Saturday, April 30, 2011

Extreme Client Counseling

I frequently regale my friends with stories about how difficult some of my clients are. However, at a seminar I attended ten years ago, I heard of one client who was completely off the charts. One of the speakers at the seminar was a career public defender from Minnesota, a black gentleman who was built like a defensive tackle for the Vikings. The story he told was that earlier on his career he’d been partners with an elderly gentleman who’d been his friend and mentor for many years. They were defending a client on a murder charge, and this guy, their client, was a really bad actor. Apparently, he was a con man who was not above murdering potential witnesses against his swindles. What made him an especially difficult case was that he was on trial for having murdered his previous attorney. The gentleman telling this story related that his elderly mentor came back to their office one day, ashen-faced, saying, “I’ve got to withdraw from this case. Our client just threatened to kill me.” I must say that while we had an excellent legal ethics professor at Notre Dame, he certainly never described a scenario like that.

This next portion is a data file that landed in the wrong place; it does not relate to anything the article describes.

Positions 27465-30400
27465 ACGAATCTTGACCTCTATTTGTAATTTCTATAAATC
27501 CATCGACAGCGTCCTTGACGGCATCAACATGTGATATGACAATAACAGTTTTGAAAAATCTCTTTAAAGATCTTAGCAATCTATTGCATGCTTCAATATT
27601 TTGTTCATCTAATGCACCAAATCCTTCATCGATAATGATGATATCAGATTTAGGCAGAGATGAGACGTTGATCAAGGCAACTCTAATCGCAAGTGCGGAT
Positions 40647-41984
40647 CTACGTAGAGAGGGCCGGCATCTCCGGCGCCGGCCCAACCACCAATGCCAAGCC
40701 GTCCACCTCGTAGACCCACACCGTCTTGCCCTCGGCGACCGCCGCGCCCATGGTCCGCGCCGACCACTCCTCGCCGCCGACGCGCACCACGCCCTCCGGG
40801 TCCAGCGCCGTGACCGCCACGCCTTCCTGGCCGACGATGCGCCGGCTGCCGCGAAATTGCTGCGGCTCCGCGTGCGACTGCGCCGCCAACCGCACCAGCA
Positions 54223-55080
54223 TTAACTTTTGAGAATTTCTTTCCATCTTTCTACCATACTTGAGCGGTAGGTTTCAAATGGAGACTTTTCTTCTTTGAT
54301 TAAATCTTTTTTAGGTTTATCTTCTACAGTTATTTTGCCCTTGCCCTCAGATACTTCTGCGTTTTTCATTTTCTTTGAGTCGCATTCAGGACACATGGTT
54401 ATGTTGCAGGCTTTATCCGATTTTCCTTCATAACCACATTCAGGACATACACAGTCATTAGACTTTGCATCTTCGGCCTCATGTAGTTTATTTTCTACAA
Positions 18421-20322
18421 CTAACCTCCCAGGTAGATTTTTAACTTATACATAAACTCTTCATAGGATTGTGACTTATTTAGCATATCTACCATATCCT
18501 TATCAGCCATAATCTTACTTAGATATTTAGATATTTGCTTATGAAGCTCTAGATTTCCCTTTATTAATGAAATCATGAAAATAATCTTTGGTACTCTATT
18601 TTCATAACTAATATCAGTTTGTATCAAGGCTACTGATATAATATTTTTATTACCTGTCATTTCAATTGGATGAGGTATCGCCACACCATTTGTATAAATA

So the speaker continued that he went to see his client and confronted him about the threat that he’d made. He told his client “Look, nobody likes you. Nobody—not me, not the prosecutor, not the cops, not the guards. The guards have known me for years. Tell you what—make one more threat against me or my partner, I’m gonna come back here, I’m gonna tell the guards to ignore the call button, and I will kill you.” Considering the speaker’s considerable bulk, that struck me as an entirely credible threat. He continued his story, “We got along great after that.”

The post-script is that his client was not convicted of first degree murder. He later was convicted of additional murder charges, so he’s unlikely to ever draw a free breath again. I heard years later the speaker had died, so there’s no possibility of him getting any flack from the state disciplinary counsel.

I’ve never used that particular manner of client counseling, although the thought has crossed my mind on numerous occasions.

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